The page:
Three killer whales that worried biologists this week by traveling far up the Nushagak River in Southwest Alaska appear to have left the river's fresh water and headed back to more-familiar salt water, according to the National Oceanic and Atmospheric Administration.
Though it's possible that spotters on a flight Friday afternoon missed the black-and-white whales, it's likely that they are in the safer waters of Nushagak Bay or Bristol Bay, said Barbara Mahoney, a biologist with NOAA's National Marine Fisheries Service.
A pilot Friday flew with U.S. Fish and Wildlife personnel from the river's mouth near Dillingham, past a spot about 30 miles upriver where the whales had been spotted earlier in the week, to the villages of Ekwok, New Stuyahok and Koliganek, Mahoney said. Nobody on the plane saw the whales, she said.
"We're kind of thinking they swam out into the bay and have passed Dillingham," Mahoney said. "We're trying to get people to look for them on their normal routines just to be sure of that."
The report followed news Friday that the whales were moving downstream.
Longtime Dillingham resident Nick Wahl said he was flying home from a trip up the river late Thursday in his Piper PA-20 Pacer when he saw the whales three or four miles from where the river's fresh water mixes with Nushagak Bay salt water.
The whales were about 15 miles downstream from where they'd been seen earlier, indicating they were moving in the right direction, Wahl said.
"They were just kind of swimming slow, up a little bit and then back down in kind of an oval circle. They were going back and forth in that one spot, kind of meandering along there."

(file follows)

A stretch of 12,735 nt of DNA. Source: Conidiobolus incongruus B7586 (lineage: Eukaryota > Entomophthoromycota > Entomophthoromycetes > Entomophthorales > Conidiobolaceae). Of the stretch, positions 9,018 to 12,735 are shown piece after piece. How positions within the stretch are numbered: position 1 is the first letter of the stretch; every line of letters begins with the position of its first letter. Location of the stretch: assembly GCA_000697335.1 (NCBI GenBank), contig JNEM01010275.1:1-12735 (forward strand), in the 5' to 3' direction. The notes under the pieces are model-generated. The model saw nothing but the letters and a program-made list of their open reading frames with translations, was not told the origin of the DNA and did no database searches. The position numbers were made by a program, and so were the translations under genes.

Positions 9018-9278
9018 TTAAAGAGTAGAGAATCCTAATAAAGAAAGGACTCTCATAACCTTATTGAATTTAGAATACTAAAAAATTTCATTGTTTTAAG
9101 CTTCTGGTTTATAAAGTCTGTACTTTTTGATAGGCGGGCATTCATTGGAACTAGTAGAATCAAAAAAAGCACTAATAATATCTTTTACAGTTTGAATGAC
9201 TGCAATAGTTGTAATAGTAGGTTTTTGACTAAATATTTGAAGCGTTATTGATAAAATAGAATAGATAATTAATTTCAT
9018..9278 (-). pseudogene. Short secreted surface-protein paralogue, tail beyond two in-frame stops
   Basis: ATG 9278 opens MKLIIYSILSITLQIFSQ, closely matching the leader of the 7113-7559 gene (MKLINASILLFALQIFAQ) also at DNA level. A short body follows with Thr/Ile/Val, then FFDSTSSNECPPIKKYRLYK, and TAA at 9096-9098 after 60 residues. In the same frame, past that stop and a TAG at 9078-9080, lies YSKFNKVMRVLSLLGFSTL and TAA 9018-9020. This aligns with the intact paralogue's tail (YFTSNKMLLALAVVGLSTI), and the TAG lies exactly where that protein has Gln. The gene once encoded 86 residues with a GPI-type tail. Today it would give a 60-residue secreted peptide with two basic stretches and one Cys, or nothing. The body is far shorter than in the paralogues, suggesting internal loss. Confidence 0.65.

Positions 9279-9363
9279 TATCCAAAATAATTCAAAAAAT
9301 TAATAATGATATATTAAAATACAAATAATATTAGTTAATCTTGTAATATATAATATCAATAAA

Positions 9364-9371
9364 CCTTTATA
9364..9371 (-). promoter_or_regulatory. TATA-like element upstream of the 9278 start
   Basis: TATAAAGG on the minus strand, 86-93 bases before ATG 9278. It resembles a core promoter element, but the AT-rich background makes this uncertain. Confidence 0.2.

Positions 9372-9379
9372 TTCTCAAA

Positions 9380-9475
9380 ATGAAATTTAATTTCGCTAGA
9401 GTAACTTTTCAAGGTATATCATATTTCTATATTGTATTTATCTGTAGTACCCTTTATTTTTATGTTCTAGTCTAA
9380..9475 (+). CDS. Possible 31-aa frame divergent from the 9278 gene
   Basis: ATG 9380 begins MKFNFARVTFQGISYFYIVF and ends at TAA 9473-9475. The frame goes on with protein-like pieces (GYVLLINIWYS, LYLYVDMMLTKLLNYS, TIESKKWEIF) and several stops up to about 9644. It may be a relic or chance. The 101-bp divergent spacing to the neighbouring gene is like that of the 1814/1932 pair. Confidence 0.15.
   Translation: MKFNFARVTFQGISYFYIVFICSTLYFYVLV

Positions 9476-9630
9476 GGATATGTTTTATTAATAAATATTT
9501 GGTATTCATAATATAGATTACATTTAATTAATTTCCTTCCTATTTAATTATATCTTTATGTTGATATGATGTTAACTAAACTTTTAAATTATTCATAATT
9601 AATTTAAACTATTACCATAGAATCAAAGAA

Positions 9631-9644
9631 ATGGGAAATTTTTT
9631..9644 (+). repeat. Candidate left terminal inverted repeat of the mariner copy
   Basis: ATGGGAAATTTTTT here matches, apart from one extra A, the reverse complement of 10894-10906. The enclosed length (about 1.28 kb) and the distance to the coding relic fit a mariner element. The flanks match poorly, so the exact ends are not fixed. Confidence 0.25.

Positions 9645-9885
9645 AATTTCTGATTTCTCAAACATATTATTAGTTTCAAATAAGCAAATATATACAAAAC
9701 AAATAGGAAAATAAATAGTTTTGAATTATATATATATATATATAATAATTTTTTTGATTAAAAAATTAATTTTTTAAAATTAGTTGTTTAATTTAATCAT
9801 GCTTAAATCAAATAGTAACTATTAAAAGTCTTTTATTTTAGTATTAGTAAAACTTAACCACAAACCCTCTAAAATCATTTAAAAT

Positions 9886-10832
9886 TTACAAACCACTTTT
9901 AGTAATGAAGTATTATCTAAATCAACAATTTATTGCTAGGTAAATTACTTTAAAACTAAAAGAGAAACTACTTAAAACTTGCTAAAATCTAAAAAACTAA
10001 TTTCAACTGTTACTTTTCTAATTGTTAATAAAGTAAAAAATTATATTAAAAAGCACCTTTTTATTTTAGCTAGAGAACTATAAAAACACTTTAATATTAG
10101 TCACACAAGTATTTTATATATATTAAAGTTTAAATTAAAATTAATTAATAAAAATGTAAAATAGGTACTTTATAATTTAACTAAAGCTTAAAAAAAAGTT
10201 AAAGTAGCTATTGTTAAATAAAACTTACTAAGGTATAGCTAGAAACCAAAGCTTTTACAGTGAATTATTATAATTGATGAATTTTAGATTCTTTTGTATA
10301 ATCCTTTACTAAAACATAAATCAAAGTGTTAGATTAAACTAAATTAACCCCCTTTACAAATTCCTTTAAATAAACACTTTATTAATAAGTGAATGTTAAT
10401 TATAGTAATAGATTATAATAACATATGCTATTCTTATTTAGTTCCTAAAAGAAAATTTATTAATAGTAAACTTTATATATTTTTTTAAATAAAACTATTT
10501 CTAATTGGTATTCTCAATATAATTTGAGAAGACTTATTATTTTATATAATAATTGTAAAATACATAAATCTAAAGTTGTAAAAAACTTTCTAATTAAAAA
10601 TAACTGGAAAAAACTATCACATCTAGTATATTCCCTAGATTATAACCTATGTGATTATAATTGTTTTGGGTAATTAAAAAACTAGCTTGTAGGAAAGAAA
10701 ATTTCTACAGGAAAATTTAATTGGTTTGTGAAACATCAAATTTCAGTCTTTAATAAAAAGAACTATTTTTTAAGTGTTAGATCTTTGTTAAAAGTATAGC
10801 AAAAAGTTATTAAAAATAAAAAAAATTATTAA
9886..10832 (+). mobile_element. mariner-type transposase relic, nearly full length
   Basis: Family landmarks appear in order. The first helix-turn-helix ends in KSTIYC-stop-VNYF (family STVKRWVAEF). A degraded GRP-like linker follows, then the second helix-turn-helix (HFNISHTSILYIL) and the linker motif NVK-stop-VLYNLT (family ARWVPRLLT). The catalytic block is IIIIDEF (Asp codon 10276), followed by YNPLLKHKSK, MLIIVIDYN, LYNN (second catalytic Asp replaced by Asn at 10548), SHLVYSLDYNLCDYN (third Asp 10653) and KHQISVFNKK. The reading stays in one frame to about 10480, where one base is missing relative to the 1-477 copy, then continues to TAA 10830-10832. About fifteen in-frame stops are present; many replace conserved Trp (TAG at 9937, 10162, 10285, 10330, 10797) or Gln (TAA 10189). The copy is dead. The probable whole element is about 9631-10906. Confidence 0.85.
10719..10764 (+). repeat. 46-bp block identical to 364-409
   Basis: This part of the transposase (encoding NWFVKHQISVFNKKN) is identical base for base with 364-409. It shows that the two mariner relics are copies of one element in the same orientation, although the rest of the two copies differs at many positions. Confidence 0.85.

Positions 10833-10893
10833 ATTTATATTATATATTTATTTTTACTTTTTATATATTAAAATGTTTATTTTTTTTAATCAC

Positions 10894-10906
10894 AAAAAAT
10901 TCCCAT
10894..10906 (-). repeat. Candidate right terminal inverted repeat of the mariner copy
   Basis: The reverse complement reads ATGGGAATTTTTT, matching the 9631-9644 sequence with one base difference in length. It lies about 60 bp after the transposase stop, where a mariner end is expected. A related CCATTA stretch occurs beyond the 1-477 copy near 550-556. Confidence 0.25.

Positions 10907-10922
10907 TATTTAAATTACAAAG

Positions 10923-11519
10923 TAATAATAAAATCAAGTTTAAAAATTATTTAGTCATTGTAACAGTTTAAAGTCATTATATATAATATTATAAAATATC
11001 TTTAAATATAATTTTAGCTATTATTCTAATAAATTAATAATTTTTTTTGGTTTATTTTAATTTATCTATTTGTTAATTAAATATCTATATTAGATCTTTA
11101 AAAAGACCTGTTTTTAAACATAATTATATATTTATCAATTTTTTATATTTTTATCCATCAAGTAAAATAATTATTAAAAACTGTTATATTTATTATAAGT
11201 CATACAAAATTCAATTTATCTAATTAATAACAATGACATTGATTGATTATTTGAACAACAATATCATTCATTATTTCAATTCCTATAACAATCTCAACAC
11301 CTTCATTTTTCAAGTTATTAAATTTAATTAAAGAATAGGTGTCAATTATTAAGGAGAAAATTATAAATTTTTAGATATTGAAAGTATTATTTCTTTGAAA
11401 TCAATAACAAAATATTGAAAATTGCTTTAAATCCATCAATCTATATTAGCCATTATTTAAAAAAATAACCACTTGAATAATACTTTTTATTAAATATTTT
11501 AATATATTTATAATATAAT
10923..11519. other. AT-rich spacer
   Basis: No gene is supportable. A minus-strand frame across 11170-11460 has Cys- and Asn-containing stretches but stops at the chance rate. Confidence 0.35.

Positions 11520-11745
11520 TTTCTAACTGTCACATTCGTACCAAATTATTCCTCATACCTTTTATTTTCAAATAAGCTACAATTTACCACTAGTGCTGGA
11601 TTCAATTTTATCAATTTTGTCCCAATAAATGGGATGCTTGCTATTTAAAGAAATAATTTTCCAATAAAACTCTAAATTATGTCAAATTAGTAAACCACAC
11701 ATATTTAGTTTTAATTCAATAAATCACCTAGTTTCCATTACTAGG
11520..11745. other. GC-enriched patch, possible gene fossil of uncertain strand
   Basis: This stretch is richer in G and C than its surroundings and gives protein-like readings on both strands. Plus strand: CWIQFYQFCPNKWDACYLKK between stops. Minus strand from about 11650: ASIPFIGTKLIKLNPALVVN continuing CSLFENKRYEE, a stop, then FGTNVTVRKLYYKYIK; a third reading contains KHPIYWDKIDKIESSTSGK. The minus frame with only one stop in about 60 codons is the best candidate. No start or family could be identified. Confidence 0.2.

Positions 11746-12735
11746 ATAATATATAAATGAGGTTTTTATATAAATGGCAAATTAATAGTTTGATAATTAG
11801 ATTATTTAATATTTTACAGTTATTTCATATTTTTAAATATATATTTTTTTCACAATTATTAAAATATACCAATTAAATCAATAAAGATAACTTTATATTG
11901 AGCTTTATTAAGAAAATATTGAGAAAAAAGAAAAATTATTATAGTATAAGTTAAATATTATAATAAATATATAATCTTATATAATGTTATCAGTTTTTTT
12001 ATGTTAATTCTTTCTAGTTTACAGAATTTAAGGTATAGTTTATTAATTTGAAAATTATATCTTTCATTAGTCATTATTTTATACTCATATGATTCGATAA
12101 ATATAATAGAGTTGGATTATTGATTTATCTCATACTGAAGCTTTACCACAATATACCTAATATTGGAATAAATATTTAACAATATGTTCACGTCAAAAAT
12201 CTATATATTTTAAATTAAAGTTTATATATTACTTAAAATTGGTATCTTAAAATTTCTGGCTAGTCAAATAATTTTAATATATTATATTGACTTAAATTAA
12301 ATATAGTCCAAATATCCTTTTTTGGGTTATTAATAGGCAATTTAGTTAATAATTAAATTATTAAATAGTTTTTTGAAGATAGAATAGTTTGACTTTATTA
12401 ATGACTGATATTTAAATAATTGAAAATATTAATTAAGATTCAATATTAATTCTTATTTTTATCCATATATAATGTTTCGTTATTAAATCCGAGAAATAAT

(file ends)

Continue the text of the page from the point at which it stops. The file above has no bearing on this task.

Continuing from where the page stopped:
"I've never seen anything like that before," said Wahl, who's lived all of his 77 years in the area.
Wahl's report was good news for biologists concerned about the whales' health, said killer whale expert Craig Matkin.
The two adult whales accompanied by one juvenile were likely starving without proper food and had developed a skin condition during the roughly three weeks they'd been in the fresh water, Matkin said. Matkin said he'd also heard reports that the whales' breathing sounded poor.
"They are not in good shape," Matkin said.
And with temperatures and the river level dropping, biologists were concerned that the killer whales would not be able to escape the river.
Villagers in Ekwok and New Stuyahok were ready to help if needed, said Kimberly Williams, executive director of Nunamta Aulukestai, an association of Alaska Native groups and corporations in Bristol Bay.
"But if the whales are moving, maybe they're doing it themselves, maybe we won't have to rescue them, Williams said.
Williams said that with guidance from federal biologists, a group of at least six boats could have herded the whales down the river using "bang pipes," noisemaking devices used to move whales to safe waters. Still, the least-stressful outcome for the whales would be for them to head to the ocean on their own, Williams said.
That support would have been crucial, said NOAA Alaska fisheries spokeswoman Julie Speegle.
"The locals, they've been our eyes and ears on the ground," Speegle said. "And if we were to go forward with any kind of an operation to assist the whales, we'd definitely be relying heavily on them."
Mahoney, the federal biologist, said late Friday she was in the process of planning another overflight to look for the whales today.
"It's good news for the whales to get to the marine environment, their home, to be able to feed and get healthy again," Mahoney said. "There is an interest in knowing more about these whales and how they'll respond to this event ... so it's very possible they could be monitored over time."
Reach Casey Grove at firstname.lastname@example.org or 257-4589.